In Haiti, the devastation of the earthquake that struck last Tuesday has created a need for water and shelter, but that's just the beginning.

Urban planners, psychiatrists, engineers, medical workers, architects, social workers and a wealth of other professionals are needed in order to look beyond the short-term outpouring of support and toward Haiti's future.

"I think what's most important ... is that we have to look at this long term," said Louse Elneus, founder of Haiti Lumiere De Demain, a nonprofit organization devoted to education in Haiti.

Elneus and other Haiti-related organization leaders around Fairfield County were in Fairfield Town Hall Tuesday to discuss ways that charities can coordinate their efforts in light of the catastrophe that has nearly leveled the nation. During the press conference, leaders said even giving as little as a dollar could go a long way.

Thousands of Haitians left homeless have flocked to Port-Au-Prince, the capital, to survive. Estimates of casualties range from 50,000 to 100,000 and wide-spread looting has been reported by numerous media outlets. Basic essentials such as water and food have been lacking for many survivors. U.S. troops landed within days to provide aid, and other organizations are waiting to hear from the government on when they can arrive.

"The whole country is in need and the need is getting worse," said Elneus.

The recently-formed Haiti Disaster Relief Command Center, based in Bridgeport, has been working to organize groups of people that can help in Haiti. While most charity efforts are focused on Port-Au-Prince, the capital, Pierre D'Haiti said that there are outside towns that charities have not been able to reach yet.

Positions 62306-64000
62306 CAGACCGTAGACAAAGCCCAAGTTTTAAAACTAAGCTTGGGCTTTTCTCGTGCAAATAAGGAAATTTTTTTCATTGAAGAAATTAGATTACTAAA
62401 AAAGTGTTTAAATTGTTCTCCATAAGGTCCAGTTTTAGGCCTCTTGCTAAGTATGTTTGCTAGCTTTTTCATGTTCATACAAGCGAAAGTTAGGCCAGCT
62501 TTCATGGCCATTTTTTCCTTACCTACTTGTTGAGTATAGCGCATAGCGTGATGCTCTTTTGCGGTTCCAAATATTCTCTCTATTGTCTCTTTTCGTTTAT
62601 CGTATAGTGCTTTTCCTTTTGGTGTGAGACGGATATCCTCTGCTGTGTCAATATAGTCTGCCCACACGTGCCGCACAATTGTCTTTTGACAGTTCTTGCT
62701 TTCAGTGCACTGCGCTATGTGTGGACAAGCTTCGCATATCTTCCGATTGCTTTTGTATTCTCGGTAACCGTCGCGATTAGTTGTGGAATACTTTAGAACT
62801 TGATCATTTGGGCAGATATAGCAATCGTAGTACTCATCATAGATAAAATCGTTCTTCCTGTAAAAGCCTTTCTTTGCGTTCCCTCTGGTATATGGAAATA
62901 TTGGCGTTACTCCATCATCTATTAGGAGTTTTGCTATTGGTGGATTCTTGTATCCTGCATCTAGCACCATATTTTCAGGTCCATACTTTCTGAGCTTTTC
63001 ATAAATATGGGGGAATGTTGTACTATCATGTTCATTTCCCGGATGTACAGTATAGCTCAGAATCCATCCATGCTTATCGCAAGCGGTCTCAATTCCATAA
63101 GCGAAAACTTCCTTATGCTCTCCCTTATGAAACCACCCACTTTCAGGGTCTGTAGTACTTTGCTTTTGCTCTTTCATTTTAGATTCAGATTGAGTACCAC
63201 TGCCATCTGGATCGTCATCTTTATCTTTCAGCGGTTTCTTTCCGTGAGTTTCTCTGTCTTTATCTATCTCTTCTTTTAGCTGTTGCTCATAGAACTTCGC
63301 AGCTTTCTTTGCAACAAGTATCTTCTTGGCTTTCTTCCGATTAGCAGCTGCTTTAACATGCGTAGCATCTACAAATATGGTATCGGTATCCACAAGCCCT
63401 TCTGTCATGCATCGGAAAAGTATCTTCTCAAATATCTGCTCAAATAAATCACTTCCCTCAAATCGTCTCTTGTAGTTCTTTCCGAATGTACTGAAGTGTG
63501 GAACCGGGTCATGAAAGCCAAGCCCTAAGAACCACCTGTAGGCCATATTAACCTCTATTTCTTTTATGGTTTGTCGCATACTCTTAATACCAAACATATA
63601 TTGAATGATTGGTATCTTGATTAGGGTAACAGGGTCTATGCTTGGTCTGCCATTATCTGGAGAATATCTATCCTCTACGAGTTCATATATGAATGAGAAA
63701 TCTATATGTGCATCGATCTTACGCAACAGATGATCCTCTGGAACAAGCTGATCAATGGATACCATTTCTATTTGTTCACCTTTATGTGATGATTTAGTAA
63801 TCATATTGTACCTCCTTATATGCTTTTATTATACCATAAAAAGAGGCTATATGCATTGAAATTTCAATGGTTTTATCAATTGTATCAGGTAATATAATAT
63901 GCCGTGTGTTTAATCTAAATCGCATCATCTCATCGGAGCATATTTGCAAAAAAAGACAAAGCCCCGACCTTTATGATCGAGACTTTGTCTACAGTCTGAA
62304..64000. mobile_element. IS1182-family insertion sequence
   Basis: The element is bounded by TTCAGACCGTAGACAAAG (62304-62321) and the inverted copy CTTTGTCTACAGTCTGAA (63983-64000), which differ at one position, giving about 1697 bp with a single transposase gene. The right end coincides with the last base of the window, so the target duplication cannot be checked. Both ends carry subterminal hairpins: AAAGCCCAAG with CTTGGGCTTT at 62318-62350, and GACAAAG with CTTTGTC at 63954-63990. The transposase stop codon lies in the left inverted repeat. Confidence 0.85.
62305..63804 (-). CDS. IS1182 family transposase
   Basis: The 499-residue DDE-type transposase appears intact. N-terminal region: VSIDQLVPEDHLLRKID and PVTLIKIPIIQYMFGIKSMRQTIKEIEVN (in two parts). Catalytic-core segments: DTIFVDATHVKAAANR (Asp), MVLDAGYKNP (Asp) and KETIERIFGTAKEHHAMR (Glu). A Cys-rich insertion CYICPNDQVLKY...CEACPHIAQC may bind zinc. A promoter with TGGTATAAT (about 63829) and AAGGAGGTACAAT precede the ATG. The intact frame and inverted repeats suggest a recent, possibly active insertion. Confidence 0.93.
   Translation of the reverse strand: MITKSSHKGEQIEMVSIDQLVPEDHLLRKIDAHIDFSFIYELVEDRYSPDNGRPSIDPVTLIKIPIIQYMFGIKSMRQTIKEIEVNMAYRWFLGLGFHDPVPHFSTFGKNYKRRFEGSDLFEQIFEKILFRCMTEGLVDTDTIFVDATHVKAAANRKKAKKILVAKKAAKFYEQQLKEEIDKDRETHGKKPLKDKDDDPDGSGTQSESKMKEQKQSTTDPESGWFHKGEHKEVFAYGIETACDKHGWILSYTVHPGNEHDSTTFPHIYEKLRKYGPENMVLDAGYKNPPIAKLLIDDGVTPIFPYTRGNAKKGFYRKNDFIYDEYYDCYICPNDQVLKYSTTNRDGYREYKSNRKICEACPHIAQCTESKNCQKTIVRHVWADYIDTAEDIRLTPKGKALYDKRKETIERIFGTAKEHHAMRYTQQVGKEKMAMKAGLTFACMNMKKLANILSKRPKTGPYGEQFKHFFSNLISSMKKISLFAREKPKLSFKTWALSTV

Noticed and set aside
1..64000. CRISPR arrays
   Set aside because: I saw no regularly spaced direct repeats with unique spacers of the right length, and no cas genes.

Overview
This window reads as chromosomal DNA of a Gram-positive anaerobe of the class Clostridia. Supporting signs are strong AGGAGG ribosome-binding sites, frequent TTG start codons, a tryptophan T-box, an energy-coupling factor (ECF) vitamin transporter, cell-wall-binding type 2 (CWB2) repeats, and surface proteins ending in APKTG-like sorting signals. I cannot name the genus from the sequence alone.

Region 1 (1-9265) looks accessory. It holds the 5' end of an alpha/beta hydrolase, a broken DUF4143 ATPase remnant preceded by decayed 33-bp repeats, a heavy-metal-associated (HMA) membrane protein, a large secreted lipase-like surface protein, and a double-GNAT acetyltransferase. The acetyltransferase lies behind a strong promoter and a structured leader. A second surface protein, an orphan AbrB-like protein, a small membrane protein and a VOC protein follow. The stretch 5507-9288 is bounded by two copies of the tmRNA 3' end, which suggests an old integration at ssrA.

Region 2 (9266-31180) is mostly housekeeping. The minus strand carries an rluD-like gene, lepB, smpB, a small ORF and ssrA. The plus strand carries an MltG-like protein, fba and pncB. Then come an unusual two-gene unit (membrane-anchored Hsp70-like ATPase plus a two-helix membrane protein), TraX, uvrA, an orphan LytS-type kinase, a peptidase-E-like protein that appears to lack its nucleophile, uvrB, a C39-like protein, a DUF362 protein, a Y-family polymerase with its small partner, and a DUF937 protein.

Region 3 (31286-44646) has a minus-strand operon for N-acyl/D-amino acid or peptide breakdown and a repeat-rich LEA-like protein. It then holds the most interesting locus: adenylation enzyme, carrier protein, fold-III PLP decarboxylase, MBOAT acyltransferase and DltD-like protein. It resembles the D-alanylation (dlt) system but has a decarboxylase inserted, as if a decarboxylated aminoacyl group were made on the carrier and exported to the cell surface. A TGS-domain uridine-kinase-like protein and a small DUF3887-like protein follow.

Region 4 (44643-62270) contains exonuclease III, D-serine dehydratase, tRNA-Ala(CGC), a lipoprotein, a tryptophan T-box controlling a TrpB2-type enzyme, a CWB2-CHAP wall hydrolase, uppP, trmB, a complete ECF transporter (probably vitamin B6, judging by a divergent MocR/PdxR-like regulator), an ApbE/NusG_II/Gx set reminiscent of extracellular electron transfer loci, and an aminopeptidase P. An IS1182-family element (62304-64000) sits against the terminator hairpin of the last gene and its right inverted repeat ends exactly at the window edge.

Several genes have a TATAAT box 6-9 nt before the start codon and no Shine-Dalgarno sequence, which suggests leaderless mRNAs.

D'Haiti said bodies are being burned without any identification, and things are so bad in some places that masks are needed more than canned goods.

"Masks are very important right now because I got word this morning that ... the odors of the dead bodies start to rise," D'Haiti said. "It's 90 degrees down there. You can imagine what that does."

Long-term fixes were a focus throughout the press conference. Fairfield resident Marc Andre said he will mourn the devastation the earthquake caused long after the news organizations leave the country. He thanked Fairfield for the support that he and his family have received.

"These are human stories," he said. "These are my stories."

A Web site will be launching shortly for the Haiti Disaster Relief Command Center, and they have yet to secure a headquarters, but in the meantime, Rev. Josh Saint-Fleur said that anyone looking to help can contact him at (617) 504 6171.

For more information about local organizations helping in Haiti, see the Fairfield Citizen's editorial on page A8.